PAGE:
487 F.3d 1115
Larry W. MEUIR, Appellant,
GREENE COUNTY JAIL EMPLOYEES; Reed; Captain Glenn; Captain Anderson; Kenneth Clayton; Jack Merritt; Cole; Bisby; Hilder; Scott; Clavin; West; Michael Oravec; Greene County; Carey Bisbey, Appellees.
United States Court of Appeals, Eighth Circuit.
Submitted: March 14, 2007.
Filed: June 6, 2007.
Erik H. Askelsen, Robin K. Carlson, Kansas City, MO, for appellant.
John W. Housley, Springfield, MO, for appellee.
Before MELLOY, SMITH, and BENTON, Circuit Judges.
SMITH, Circuit Judge.
Larry Meuir brought this action pro se under 42 U.S.C. § 1983, claiming that while he was incarcerated in the Greene County Jail ("the Jail"), the Jail's medical staff was deliberately indifferent to his serious medical needs. Meuir also contended that the staff retaliated against him for refusing to visit a dentist who he alleges followed a "pull-teeth-only" county policy. Meuir also challenged the alleged pull-teeth-only policy. The district court1 granted summary judgment in favor of the defendants. Meuir appeals the district court's grant of summary judgment to the defendants and its denial of his discovery motions. We affirm.
Meuir suffers from chronic dental problems, specifically bleeding gums and toothaches. During a prior incarceration in the Fulton Correctional Center ("Fulton"), Fulton treated Meuir's condition with a prescription mouthwash until his release in 1997. In 2002, following a drug conviction, Meuir was held for three months in the Jail while awaiting permanent assignment by the Missouri Department of Corrections. During his initial medical screening at the Jail, Meuir did not report his history of dental problems. Meuir stated in his deposition that he did not exhibit any notable signs of immediate dental problems at that time; his gums were not bleeding, inflamed, or infected. After a month in the Jail, Meuir first sought medical attention after noticing that his gums bled after brushing and eating crunchy foods. He told the nurse on duty, Marilyn Cole, that he bled for roughly a minute after brushing and that he experienced minor pain. Cole provided Meuir with Tylenol for his discomfort.
Over the course of the next month, Meuir saw four nurses at the jail: Cole, Mary Hilder, Michael Oravec, and Katharina Bisby ("the nurses"). Each visit, Meuir made the same complaints: bleeding gums and toothaches. In response, the nurses simply encouraged him to brush and gargle with salt water and provided him with Tylenol for his pain. Despite his requests, the nurses declined to prescribe the medicated mouthwash that Meuir had used in Fulton. However, one of the nurses designated Meuir for transport to see the county dentist along with other inmates needing dental services.
When guards arrived to transport Meuir to see the county dentist, Meuir refused to go. According to Meuir, a guard informed him that the county dentist was a "pull-teeth-only" dentist and that inmates had no alternative provider. Meuir interpreted these comments to mean that Meuir would have his teeth removed rather than be provided with any less radical treatment. After Meuir refused to visit the county dentist, the jail's doctor, Dr. Carey Bisby, stopped supplying Meuir with Tylenol. Meuir could still purchase the same medication at the prison commissary. Meuir's dental condition worsened until he was transferred to a different penal institution in Farmington, Missouri, where he received the medicated mouthwash he had used previously at Fulton.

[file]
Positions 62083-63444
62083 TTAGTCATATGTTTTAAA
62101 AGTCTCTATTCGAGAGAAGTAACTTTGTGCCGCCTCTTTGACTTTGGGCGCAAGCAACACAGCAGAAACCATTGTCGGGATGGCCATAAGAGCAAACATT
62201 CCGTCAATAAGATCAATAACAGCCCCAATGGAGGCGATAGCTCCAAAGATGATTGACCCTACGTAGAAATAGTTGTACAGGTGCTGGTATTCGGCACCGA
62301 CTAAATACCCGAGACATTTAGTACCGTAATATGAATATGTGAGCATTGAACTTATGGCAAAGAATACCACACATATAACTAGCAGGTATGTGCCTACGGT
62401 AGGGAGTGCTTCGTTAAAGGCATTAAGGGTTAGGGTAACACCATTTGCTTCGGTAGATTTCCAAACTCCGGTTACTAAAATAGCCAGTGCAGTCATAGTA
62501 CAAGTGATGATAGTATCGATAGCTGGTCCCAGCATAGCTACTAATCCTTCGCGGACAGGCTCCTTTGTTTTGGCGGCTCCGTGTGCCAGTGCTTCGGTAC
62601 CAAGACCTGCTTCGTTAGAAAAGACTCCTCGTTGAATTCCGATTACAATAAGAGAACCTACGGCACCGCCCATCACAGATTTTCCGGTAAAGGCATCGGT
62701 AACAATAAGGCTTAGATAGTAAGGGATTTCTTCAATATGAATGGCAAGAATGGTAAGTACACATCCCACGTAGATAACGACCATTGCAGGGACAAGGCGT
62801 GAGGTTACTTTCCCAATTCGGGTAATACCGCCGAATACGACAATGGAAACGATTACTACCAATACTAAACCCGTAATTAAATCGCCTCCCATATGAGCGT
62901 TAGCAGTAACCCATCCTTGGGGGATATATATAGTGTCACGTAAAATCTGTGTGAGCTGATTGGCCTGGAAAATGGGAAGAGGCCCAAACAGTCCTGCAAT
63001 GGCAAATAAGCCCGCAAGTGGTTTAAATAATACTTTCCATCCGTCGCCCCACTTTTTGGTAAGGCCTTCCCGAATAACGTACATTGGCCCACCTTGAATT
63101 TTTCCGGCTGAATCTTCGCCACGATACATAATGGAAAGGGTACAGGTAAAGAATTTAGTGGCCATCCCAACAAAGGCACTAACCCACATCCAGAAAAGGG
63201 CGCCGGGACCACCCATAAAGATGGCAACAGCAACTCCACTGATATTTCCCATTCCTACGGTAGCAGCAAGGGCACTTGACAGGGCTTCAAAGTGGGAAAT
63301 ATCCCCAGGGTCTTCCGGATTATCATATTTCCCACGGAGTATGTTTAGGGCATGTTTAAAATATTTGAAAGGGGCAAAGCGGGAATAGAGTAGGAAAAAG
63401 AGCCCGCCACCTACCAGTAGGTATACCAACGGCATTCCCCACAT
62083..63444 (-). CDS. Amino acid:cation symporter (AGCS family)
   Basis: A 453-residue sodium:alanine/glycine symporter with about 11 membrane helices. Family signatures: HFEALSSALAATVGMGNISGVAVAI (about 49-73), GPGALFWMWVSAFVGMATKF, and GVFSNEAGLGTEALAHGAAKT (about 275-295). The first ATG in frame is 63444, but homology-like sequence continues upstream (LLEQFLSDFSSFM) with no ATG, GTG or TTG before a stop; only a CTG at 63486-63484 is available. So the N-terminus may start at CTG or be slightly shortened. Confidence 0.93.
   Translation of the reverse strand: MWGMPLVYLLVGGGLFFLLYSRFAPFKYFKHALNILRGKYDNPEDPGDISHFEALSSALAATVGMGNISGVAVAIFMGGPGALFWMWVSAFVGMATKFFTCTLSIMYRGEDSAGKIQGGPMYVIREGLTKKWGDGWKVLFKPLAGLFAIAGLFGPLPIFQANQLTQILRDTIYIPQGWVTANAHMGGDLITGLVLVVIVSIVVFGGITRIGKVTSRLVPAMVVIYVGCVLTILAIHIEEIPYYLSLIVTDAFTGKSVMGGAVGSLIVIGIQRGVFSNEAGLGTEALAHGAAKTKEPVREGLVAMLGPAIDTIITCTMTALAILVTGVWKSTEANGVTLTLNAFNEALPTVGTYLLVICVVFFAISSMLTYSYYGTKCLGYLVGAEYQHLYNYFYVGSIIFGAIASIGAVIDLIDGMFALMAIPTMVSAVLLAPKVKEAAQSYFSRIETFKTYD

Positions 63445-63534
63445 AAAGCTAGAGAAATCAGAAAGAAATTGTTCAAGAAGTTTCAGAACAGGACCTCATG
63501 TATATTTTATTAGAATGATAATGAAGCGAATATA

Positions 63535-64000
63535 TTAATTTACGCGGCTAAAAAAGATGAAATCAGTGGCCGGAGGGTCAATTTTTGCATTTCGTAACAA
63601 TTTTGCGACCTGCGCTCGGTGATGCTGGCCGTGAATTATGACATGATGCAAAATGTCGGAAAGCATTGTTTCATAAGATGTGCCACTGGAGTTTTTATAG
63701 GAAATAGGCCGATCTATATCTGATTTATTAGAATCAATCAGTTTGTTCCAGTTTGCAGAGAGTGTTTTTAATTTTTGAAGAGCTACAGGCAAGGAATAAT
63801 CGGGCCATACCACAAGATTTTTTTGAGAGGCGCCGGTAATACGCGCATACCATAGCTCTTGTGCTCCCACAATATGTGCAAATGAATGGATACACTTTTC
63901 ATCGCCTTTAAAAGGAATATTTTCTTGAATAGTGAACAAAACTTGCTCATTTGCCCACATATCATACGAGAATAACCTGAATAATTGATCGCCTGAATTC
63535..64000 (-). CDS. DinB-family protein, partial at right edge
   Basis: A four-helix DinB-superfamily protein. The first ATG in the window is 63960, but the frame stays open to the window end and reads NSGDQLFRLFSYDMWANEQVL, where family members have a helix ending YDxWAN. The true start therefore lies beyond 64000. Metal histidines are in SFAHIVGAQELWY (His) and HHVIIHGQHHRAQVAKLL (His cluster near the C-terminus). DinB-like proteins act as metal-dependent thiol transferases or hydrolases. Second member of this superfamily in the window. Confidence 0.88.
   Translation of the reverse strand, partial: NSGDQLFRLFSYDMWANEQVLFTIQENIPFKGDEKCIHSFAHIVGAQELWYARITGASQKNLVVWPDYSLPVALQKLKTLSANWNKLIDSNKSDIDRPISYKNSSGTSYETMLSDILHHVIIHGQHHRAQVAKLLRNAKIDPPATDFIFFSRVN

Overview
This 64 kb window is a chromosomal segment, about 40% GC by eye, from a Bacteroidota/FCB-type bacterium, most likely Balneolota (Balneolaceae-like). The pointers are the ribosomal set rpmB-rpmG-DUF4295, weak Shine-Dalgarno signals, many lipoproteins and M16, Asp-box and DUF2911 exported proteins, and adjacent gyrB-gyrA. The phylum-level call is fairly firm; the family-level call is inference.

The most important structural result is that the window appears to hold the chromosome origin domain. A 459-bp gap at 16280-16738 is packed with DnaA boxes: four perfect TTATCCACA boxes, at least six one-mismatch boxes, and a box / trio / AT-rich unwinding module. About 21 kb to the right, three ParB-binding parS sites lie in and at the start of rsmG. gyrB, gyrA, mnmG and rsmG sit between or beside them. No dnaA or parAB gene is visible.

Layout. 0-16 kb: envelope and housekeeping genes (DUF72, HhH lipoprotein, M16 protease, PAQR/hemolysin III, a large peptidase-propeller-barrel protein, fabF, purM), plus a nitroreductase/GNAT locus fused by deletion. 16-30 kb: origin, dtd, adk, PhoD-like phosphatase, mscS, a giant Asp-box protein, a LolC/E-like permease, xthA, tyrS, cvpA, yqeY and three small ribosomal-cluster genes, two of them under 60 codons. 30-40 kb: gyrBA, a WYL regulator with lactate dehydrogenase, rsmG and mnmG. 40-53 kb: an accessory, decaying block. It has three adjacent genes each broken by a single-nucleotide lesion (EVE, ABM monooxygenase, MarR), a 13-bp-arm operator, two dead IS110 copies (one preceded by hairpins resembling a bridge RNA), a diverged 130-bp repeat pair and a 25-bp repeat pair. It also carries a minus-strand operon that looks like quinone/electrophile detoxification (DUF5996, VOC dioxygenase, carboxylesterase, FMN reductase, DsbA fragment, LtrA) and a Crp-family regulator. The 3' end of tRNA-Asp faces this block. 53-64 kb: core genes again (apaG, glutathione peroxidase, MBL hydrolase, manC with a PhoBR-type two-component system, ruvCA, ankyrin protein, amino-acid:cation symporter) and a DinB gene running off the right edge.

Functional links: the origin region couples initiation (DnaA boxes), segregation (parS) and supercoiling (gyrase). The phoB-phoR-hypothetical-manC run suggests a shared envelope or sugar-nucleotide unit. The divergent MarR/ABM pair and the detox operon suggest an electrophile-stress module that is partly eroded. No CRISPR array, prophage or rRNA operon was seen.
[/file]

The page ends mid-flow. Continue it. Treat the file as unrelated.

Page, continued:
In January 2003, Meuir filed this suit pro se against the nurses and Dr. Bisby. He also filed suit against Greene County, owner and operator of the Jail. In the suits, Meuir alleges that: (1) the nurses and Dr. Bisby were deliberately indifferent to his medical needs; (2) Dr. Bisby retaliated against him for not seeing the county dentist; and (3) Greene County has an unconstitutional, unwritten pull-teeth-only policy. During the discovery phase, Meuir requested the dental records of all inmates housed in the Jail. The court denied this request. Upon completion of discovery, the nurses, Dr. Bisby and Greene County successfully moved for summary judgment.
We review de novo a grant of summary judgment, considering the facts in the light most favorable to the nonmoving party. Arnold v. Nursing & Rehab. Ctr. at Good Shepherd, LLC, 471 F.3d 843, 845 (8th Cir.2006). Summary judgment is proper when no genuine issues of material fact exist and the moving party is entitled to judgment as a matter of law. Id. Meuir, now with appointed counsel, appeals raising four issues.
A. Deliberate Indifference
Meuir first alleges that the nurses and Dr. Bisby provided constitutionally inadequate medical care by failing to prescribe him mouthwash and by failing to schedule a dentist appointment earlier. A prison's medical staff violates the Eighth Amendment if they commit "acts or omissions sufficiently harmful to evidence deliberate indifference to [an inmate's] serious medical needs." Estelle v. Gamble, 429 U.S. 97, 106, 97 S.Ct. 285, 50 L.Ed.2d 251 (1976). A prima facie case alleging such deliberate indifference requires the inmate-plaintiff to demonstrate that he suffered from an objectively serious medical need and that prison officials actually knew of, but deliberately disregarded, that need. Dulany v. Carnahan, 132 F.3d 1234, 1239 (8th Cir.1997). In granting summary judgment, the district court concluded that Meuir satisfied his burden of showing that the Jail's medical staff was aware of his serious medical need, but that he failed to show that they deliberately disregarded that need.